We know that `A`

is symmetric and positive definite. We know that `B`

is orthogonal.

Question: is `BAB'`

symmetric and positive definite?

Lets see how we can pose this question in SymPy.

```
>>> A = MatrixSymbol('A', n, n)
>>> B = MatrixSymbol('B', n, n)
>>> context = Q.symmetric(A) & Q.positive_definite(A) & Q.orthogonal(B)
>>> ask(Q.symmetric(B*A*B.T) & Q.positive_definite(B*A*B.T), context)
True
```

Positive-Definiteness is a very important property of matrix expressions. It strongly influences our choice of numerical algorithm. For example the fast Cholesky algorithm for LU decomposition may only be used if a matrix is symmetric and positive definite. Expert numerical analysts know this but most scientific programmers do not. NumPy does not know this but SymPy does.

## Describing BLAS

We describe a new matrix operation in SymPy with code like the following:

```
S = MatrixSymbol('S', n, n)
class LU(BLAS):
""" LU Decomposition """
_inputs = (S,)
_outputs = (Lof(S), Uof(S))
view_map = {0: 0, 1: 0} # Both outputs are stored in first input
condition = True # Always valid
class Cholesky(LU):
""" Cholesky LU Decomposition """
condition = Q.symmetric(S) & Q.positive_definite(S)
```

This description allows us to consisely describe the expert knowledge used by numerical analysts. It allows us to describe the mathematical properties of linear algebraic operations.

## Matrix Computation Graphs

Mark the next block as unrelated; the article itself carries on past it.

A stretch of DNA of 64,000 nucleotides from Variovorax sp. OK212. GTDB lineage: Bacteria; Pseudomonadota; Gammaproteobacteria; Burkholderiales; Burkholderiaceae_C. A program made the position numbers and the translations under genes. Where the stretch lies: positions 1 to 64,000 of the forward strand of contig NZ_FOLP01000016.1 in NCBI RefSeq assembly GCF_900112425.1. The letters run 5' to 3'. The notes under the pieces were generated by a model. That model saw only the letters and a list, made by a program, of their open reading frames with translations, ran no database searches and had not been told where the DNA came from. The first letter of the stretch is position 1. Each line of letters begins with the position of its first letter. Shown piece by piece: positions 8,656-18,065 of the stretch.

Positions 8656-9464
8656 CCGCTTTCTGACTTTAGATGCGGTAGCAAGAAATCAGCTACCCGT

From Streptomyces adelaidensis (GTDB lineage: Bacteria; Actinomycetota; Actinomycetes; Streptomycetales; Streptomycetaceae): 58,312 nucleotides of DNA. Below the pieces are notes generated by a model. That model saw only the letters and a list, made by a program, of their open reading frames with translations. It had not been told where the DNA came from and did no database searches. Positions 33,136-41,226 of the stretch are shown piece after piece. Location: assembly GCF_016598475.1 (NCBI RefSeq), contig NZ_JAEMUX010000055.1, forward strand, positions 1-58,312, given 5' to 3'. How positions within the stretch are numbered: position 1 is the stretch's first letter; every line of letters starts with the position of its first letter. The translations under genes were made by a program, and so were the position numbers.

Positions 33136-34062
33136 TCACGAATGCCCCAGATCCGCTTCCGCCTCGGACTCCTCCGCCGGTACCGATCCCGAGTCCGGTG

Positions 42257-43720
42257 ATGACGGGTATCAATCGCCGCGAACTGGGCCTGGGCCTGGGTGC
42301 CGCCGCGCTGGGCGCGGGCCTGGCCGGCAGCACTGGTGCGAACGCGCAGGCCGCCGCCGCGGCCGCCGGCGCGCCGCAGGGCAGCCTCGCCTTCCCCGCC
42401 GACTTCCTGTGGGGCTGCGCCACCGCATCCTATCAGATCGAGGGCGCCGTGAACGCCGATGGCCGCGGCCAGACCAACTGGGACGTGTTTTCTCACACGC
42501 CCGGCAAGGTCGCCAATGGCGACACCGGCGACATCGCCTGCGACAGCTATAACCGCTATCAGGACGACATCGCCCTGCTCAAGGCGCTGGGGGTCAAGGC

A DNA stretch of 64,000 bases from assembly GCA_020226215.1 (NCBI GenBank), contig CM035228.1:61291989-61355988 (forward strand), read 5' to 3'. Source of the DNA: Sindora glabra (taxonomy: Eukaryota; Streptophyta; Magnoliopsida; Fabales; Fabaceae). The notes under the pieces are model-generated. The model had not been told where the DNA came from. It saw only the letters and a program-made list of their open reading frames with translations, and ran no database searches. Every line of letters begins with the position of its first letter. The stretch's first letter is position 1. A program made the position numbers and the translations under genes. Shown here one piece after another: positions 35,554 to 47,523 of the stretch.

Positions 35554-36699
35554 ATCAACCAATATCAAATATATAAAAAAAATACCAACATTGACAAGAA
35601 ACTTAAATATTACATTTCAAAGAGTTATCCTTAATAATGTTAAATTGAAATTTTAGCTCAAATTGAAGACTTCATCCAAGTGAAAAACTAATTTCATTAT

We usually write code in a linear top-down text file. This representation does not allow the full generality of a program. Instead we need to use a graph.

A computation can be described as a directed acyclic graph (DAG) where each node in the graph is an atomic computation (a function call like `DGEMM`

or `Cholesky`

) and each directed edge represents a data dependency between function calls (an edge from `DGEMM`

to `Cholesky`

implies that the `Cholesky`

requires an output of the `DGEMM`

call in order to run). This graph may not contain cycles - they would imply that some set of jobs all depend on each other; they could never start.

Graphs must be eventually linearized and turned into code. Before that happens we can think about optimal ordering and, if we feel adventurous, parallel scheduling onto different machines.

SymPy contains a very simple Computation graph object. Here we localize all of the logic about inplace operations, ordering, and (eventually) parallel scheduling.

## Translating Matrix Expressions into Matrix Computations

So how can we transform a matrix expression like

```
(alpha*A*B).I * x
```

And a set of predicates like

```
Q.lower_triangular(A) & Q.lower_triangular(B) & Q.invertible(A*B)
```

Into a graph of `BLAS`

calls like one of the following?

```
DGEMM(alpha, A, B, 0, B) -> DTRSV(alpha*A*B, x)
DTRMM(alpha, A, B) -> DTRSV(alpha*A*B, x)
```

And, once we have this set of valid computations how do we choose the right one? This is the question that this project faces right now. These are both challenging problems.

## References

- BLAS and LAPACK
- J. Bergstra, O. Breuleux, F. Bastien, P. Lamblin, R. Pascanu, G. Desjardins, J. Turian, D. Warde-Farley and Y. Bengio.
*Theano: A CPU and GPU Math Expression Compiler*. Proceedings of the Python for Scientific Computing Conference (SciPy) 2010. June 30 - July 3, Austin, TX] - Numba at Continuum
- NumExpr
- A list of matrix projects in Python
- M. Rocklin,
*Partial Ordering in Theano*